Sorry if this has been done to death in other topics, but I didn't encounter a thread specifically dealing with what I'm looking for.
So the last couple of days I've been thinking about the differences between Ne and Ni. Seeking to understand them in their isolated forms I looked up various descriptions, threads dealing with the differences, visual representations of the functions... and although I think I have a good idea about the 'manifestations' of each function (Ne: 'seeing possibilities', Ni: 'shifting perspectives', 'sudden realizations'), I haven't been able yet to integrate all those tidbits of information into a model that makes sense to me. o_o
The reason for making this thread is that I'm trying to figure out which one I *really* use, as opposed to explaining my behaviour parting from the assumption that I use Fi and Ne. Out of the two, Ni seems to be the most mind-boggling, but that doesn't necessarily mean I don't use it, as it could simply arise from a lack of understanding. Se and Si are both easy to understand conceptually, but obviously I don't use both of them at the same time.
Some threads on this forum and typologycentral.com have been very helpful to me in understanding the differences, but most users who commented in these threads were NTs, so I couldn't *totally* relate. After having read their insights, I'm more interested to hear how XNFPs and XNFJs understand their Ne / Ni, and how these functions concretely manifest themselves in their lives
My current understanding (or lack thereof) of the functions:
- Ne: external stimuli triggering certain threads of thought or associations. Unlike Si, the triggered associations aren't usually concrete bits of information that are directly related to the stimulus (for example: someone mentions a Twingo => urban car, manufactured by Renault, price range, people I know who own one, places where I can buy one, in what colours is it available), but ideas or scenarios which are related in one way or the other (someone mentions a Twingo => "if I had a Twingo, I would paint it purple" or "wouldn't it be cool if James Bond drove a Twingo with built-in rocket launchers in his next movie". Or perhaps the word 'Twingo' would remind Ne of the word 'Bingo', which would remind him of games of chance in general, which would remind him of his latest statistics class...).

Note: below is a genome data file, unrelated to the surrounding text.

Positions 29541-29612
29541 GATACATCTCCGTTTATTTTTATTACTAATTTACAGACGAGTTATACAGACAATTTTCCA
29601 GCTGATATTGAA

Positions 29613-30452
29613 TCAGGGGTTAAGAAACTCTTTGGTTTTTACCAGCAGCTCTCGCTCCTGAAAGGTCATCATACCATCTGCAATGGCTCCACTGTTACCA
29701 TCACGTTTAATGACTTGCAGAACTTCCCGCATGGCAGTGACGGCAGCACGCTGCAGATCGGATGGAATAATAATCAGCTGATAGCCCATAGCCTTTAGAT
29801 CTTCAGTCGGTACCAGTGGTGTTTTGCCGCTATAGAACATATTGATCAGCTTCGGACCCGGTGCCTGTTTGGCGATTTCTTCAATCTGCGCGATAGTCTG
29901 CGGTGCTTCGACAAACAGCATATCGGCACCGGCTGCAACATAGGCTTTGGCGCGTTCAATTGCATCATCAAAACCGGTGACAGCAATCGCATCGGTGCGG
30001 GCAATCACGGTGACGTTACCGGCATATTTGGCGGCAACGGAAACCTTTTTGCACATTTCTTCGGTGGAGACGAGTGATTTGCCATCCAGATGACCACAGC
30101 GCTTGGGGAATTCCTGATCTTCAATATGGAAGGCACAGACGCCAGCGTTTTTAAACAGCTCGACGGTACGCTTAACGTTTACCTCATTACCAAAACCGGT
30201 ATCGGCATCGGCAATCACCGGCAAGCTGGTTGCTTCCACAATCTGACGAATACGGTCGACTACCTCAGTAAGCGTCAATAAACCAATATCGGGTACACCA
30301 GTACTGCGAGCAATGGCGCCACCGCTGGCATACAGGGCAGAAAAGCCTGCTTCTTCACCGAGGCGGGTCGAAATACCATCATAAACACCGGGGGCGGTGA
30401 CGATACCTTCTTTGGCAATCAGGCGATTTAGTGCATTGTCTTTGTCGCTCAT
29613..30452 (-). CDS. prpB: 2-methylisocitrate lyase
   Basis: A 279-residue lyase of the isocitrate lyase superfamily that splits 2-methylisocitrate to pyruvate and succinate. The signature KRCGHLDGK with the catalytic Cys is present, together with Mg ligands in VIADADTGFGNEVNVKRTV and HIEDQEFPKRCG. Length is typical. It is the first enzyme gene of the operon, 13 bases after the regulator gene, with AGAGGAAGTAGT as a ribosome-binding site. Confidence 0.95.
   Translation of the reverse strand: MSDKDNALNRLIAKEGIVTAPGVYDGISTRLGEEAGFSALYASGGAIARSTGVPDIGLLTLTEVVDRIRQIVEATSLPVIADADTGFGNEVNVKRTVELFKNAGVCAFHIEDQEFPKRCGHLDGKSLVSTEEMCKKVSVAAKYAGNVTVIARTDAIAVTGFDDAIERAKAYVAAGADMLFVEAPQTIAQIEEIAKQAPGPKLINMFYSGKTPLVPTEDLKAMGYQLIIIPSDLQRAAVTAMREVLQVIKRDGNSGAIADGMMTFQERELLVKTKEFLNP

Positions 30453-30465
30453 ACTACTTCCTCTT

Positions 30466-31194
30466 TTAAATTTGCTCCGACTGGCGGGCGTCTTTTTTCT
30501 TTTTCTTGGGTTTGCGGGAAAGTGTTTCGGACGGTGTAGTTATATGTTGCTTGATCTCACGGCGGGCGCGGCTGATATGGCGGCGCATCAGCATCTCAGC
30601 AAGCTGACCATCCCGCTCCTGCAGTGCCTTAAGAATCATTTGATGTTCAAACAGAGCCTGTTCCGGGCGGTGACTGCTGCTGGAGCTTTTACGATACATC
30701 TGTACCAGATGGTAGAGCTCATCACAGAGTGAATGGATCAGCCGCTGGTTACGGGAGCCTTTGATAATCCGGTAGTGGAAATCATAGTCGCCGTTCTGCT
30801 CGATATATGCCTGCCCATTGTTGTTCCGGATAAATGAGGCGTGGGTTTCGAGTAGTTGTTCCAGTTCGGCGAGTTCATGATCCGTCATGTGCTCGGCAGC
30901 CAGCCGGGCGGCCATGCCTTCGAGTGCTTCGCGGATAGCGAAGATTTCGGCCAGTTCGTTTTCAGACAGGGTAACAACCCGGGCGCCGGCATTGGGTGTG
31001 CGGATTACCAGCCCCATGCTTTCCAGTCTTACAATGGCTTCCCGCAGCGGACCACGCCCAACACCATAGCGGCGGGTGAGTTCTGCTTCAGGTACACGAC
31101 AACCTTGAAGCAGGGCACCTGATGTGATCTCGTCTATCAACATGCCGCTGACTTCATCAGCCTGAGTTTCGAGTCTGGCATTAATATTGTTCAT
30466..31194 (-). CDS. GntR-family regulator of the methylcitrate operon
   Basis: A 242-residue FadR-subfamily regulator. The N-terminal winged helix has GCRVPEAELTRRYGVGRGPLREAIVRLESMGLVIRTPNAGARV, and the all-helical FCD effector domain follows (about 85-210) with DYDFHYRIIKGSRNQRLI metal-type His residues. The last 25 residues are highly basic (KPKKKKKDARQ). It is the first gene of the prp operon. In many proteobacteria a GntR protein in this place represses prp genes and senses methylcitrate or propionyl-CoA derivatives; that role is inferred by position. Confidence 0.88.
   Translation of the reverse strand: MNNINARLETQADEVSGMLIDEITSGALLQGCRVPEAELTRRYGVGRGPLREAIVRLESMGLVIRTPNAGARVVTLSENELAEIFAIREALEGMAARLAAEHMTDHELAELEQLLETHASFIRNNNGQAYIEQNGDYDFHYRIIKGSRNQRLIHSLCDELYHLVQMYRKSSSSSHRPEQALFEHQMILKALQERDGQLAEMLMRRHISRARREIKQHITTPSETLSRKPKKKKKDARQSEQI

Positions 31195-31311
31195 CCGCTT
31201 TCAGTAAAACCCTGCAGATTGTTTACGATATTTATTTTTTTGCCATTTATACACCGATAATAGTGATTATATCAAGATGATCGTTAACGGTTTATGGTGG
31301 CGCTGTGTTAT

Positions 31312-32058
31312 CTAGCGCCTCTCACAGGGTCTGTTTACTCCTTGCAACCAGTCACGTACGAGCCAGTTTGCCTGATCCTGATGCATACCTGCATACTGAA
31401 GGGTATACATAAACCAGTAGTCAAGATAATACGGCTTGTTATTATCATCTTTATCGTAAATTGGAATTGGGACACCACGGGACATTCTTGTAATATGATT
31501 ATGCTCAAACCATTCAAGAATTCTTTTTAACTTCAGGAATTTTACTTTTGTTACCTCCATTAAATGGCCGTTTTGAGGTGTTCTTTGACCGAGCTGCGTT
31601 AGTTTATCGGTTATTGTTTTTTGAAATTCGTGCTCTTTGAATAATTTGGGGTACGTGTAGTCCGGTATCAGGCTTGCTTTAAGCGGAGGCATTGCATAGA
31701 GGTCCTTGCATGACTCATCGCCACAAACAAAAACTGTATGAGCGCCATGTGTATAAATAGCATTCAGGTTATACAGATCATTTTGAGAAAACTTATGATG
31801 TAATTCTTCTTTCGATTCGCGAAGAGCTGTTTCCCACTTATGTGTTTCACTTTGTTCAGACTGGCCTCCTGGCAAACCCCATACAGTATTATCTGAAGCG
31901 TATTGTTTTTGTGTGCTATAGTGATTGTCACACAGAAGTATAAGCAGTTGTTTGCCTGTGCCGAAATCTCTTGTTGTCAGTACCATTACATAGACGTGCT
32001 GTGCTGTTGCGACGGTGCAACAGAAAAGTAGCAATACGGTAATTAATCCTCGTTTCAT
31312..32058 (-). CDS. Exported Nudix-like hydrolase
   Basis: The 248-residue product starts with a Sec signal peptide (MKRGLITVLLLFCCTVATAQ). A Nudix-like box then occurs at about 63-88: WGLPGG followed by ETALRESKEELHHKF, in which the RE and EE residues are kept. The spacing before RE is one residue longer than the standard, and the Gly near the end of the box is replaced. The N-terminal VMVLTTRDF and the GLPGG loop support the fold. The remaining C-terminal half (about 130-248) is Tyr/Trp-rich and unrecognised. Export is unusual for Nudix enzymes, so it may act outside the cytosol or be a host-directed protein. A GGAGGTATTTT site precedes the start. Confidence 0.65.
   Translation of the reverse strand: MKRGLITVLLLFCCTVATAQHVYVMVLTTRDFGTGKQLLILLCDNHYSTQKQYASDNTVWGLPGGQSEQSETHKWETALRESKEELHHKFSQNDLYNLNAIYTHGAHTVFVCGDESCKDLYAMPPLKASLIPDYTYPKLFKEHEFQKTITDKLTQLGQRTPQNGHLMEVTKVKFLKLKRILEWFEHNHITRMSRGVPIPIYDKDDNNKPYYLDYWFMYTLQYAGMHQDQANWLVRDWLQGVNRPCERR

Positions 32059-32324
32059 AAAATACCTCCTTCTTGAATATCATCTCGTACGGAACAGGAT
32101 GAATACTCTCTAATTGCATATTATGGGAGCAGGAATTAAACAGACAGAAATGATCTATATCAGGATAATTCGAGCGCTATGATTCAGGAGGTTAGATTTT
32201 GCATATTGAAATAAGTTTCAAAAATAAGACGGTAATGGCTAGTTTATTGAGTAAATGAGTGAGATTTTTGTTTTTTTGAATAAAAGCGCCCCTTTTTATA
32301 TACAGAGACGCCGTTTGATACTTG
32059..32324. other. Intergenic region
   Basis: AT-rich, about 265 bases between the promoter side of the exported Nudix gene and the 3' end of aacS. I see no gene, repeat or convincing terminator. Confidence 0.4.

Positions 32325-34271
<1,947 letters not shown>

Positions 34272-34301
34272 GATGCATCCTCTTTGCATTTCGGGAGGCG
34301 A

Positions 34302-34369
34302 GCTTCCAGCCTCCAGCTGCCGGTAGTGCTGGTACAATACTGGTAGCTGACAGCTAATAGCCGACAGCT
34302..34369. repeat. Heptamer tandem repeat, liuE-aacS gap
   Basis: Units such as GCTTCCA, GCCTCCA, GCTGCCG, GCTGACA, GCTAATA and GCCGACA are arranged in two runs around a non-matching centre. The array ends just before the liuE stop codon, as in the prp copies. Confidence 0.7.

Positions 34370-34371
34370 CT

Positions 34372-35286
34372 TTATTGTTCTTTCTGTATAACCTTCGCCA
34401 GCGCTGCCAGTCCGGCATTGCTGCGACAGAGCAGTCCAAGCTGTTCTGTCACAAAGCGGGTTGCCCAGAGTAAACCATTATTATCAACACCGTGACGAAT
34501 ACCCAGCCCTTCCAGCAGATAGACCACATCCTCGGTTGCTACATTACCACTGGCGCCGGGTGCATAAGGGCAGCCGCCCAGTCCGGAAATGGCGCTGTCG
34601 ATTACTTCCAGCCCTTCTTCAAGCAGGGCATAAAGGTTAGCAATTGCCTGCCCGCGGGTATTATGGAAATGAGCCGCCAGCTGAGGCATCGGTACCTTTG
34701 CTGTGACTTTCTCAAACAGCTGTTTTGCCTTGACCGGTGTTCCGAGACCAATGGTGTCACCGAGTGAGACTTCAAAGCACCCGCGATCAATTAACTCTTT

Ne can serve to combine two seemingly unrelated pieces of information, or can serve to use one property of a bit of info as a trigger to jump to an 'unrelated' bit of info (as in my example: the fact that Bingo rhymes with Twingo permits our Ne user to jump from the realm of automobiles to the realm of odds & probabiliy).
I visualize Ne as a little squirrel, sitting in a tree with almost endless branches. The squirrel can go from the trunk of the tree to the end of a branch, without knowing its destination. Confronted each time with various possible paths, the squirrel will simply choose one on a whim, or decide to sit still and evaluate the different possibilities. The squirrel can also jump from one branch to a totally unrelated branch, as long as they're close enough to eachother.
- Ni: external stimuli are deconstructed into various tiny fragments. These fragments are not put into boxes and 'filed' as Si would do; instead, the 'pieces' are all put together and combined in a whole new way, resulting in an ever-changing, fluid mosaic, this mosaic being the peculiar world view of Ni-users which they draw their data from.
Ni users can choose to direct their focus to 1 piece in the mosaic. The meaning of the piece depends on the surrounding pieces. A blue piece surrounded by other blue pieces is not the same as a blue piece surrounded by red pieces. Because of the fluidity of the mosaic, Ni users can see how the meaning of a piece changes when the surrounding pieces change...
After re-reading my improvised analogy, I feel I've complicated things instead of clarifying them (for myself and others), but yeah... I'm trying to understand this on a conceptual level...
The easiest thing to understand about Ni, is that it enables people to look at things from various angles or perspectives. From what I've gathered, Ni-users consider our perception to be inextricably linked to our biases and assumptions. They try to shake this up by 'redefining the rules of the game' every once in a while, throwing off certain assumptions and looking at things in a different light. Could this, perhaps, be a good description of the Ni way of evaluating a problem... "Playing the same game several times, but using different rules each time"?
Thoughts? Personal experiences? Any concrete examples, analogies or abstract ideas that will help me (and others) differentiate between these two pesky buggers? Post them plz.